For four years now, we’ve polled professionals across industries and published a report capturing the state of digital accessibility. In our polling, we ask questions about things like accessibility program goals; what’s motivating individuals to pursue digital accessibility; do teams use scanning or monitoring tools and if so, which ones; what are their preferred testing practices; are their organizations budgeting for digital accessibility; and more.

Why do we do it? The results enable us to benchmark the general status of accessibility programs to track industry growth over time, understand where organizations are making investments, and arm individuals with data that may help them advocate for advancing accessibility within their own organizations.

What we’ve learned from our 2022 survey

Many 2022 trends are incredibly encouraging. Among them:

  • Diversity and inclusion programs include accessibility. Approximately 89% of organizations have diversity and inclusion (D&I) programs. This is up from 83% in 2021. Even more encouraging—more than 64% of those D&I programs include digital accessibility. When organizations think about inclusion, more are including digital accessibility as part of that thinking.
  • Program governance is more centralized. What does this mean? Digital accessibility has a home with organizational focus and accountability. It rolls into one department for 44% of our respondents. This is a big and encouraging jump from almost 31% in 2021.
  • Funding is firming. In 27% of organizations, budgets also roll up to one department. This is up from 21% in 2021. With firmer, more centralized funding, accessibility is a supported organizational priority.
  • Accessibility testing is taking place earlier. More than 67% of respondents test for accessibility during the CI/CD (continuous integration / continuous delivery) process, which is up from 56% in 2021. And when testing happens earlier, bugs are caught earlier, and the entire process is more efficient and less expensive.
  • Accessible products are a must. Our survey reveals almost 74% of product buyers prioritize accessibility when purchasing a product, which is a steady increase: up from 55.2% in 2020 and 71.4% in 2021. Further, almost 59% of buyers require proof of product accessibility in the form of a Voluntary Product Accessibility Template—or VPAT®, which is up from 52.9% in 2021. So, heads up if you’re building a product you’re trying to sell, it’s now more crucial than ever to show how accessibility has factored into your product.

Request the full 2022 State of Digital Accessibility report.

Applying these learnings into 2023

How do you use this data to advance your organization’s accessibility program? Or, if you don’t yet have a program, how do you advocate for building one, internally?

Our CEO Tim Springer offers four key takeaways:

  1. Tell the story—differently. So often, digital accessibility is a conversation about compliance: how to meet Americans with Disabilities Act (ADA) requirements; how to respond to an ADA lawsuit or demand letter; or how to avoid legal action altogether. But at its core, digital accessibility is a story about inclusion. It’s about ensuring every user has equal access to navigate digital experiences. Align accessibility with your inclusion programs, and you’re sure to garner C-suite support .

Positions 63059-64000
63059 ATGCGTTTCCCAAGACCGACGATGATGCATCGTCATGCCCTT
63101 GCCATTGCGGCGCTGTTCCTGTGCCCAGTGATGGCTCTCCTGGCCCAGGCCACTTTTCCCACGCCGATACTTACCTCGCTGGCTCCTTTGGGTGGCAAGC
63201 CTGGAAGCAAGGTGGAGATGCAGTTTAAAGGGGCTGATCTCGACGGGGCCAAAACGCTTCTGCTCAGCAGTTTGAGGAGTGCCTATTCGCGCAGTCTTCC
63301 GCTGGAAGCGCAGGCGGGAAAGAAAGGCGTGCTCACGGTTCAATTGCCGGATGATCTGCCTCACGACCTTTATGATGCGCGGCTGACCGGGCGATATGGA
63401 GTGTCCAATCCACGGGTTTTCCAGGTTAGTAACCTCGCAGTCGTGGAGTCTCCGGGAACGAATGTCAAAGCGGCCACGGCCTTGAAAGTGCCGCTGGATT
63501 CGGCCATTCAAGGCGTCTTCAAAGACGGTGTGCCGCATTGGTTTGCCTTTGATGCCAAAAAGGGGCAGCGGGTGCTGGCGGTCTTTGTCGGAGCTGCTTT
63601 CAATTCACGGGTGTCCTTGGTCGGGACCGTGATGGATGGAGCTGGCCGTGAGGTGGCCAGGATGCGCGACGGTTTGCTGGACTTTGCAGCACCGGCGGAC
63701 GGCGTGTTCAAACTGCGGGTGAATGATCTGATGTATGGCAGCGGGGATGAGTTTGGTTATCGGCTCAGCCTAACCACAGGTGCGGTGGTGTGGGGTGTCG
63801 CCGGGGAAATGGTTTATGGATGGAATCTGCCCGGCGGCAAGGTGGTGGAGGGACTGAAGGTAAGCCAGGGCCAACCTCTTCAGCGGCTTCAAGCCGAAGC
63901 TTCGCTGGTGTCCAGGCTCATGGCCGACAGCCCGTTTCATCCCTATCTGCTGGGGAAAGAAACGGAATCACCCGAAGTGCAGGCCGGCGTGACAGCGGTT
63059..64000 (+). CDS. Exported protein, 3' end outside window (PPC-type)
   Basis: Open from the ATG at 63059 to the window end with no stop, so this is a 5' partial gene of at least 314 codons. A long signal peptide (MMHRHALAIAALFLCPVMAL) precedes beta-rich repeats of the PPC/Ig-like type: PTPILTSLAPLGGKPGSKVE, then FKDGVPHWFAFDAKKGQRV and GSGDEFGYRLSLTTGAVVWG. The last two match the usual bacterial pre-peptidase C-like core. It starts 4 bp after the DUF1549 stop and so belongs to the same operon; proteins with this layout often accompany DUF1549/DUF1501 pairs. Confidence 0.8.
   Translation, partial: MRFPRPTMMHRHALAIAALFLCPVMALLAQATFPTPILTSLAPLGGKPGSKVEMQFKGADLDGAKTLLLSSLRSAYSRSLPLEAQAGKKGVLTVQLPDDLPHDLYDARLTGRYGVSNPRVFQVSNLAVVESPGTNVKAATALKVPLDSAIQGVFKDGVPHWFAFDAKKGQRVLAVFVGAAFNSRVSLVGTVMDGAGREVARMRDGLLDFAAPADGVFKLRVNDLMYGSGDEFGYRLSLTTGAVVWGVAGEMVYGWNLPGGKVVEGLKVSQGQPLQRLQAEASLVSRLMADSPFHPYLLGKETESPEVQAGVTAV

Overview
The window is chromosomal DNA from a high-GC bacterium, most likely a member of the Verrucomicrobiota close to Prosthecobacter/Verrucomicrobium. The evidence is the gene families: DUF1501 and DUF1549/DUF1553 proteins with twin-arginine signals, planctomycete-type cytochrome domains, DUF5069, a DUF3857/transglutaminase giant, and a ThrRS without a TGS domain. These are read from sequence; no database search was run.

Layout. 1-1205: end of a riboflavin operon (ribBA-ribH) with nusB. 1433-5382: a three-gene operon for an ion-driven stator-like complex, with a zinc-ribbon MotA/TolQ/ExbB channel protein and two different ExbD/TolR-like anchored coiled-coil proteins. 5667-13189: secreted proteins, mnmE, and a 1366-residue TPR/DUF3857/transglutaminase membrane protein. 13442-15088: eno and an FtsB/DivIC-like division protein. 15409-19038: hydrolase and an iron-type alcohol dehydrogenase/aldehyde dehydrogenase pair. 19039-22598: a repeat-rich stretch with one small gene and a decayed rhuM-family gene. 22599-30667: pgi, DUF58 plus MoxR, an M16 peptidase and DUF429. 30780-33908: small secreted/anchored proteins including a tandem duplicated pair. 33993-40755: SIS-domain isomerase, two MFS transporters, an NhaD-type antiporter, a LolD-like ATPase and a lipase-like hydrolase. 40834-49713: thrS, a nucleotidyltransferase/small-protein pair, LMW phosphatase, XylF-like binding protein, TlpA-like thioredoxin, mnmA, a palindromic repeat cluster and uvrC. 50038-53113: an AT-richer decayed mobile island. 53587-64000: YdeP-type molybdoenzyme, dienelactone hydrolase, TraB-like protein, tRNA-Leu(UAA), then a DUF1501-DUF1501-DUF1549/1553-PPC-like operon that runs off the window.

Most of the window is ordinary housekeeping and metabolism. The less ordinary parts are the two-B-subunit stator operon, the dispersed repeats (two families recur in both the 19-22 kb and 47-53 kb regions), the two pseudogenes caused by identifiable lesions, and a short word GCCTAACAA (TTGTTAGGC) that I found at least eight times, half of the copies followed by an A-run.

1. Give digital accessibility a home within your organization. If you tell the story effectively and secure internal buy-in, it has to “live” within a logical department. Largely, it doesn’t matter which department. And once it’s got its home—or is centralized—you can then allocate funding in order for your program to be successful. Once you have governance and funding established, you’ll have ownership and accountability.
  1. Create a plan. Come up with a strategy and a roadmap, and implement them. Historically, addressing digital accessibility has been reactive, a response to getting a lawsuit or needing a VPAT. As we’re seeing the market mature, this reactive approach is not sustainable, and it does not lend itself to consistently creating the best possible user experience. Your accessibility strategy should be connected to your long-term product or content roadmap so that you’re improving the user experience over time. That maturity will get you to the state of what we call “accessible by default.” At this point, accessibility just becomes your standard approach when creating, designing, and building.
  1. Shift left. Teams thinking about accessibility often do so in the testing phase of their product development lifecycle. When bugs are found in that late stage, fixing them is time-consuming and costly (not to mention frustrating). Catching them earlier in the creative process , or shifting left, is more efficient, cost-effective, and predictable. If you’re incorporating accessibility earlier and more often, it’s more likely to consistently lead to a good outcome.

To get more analysis from Tim, request our on-demand webinar, The State of Digital Accessibility: Key insights from 2022 and best practices for 2023

We’re here to help

Our platform and services provide all of the tooling, technology, and expertise to tackle the technical aspects of digital accessibility. But our team is also here to help start and grow internal programs, turning passion into advocacy, and advocacy into action. So whether you need help advocating for an accessibility program, taking the first step to get one started, or maturing an existing program, we’re on your side. Engage with our team today .


eSSENTIAL Accessibility has changed its name to Level Access! Read More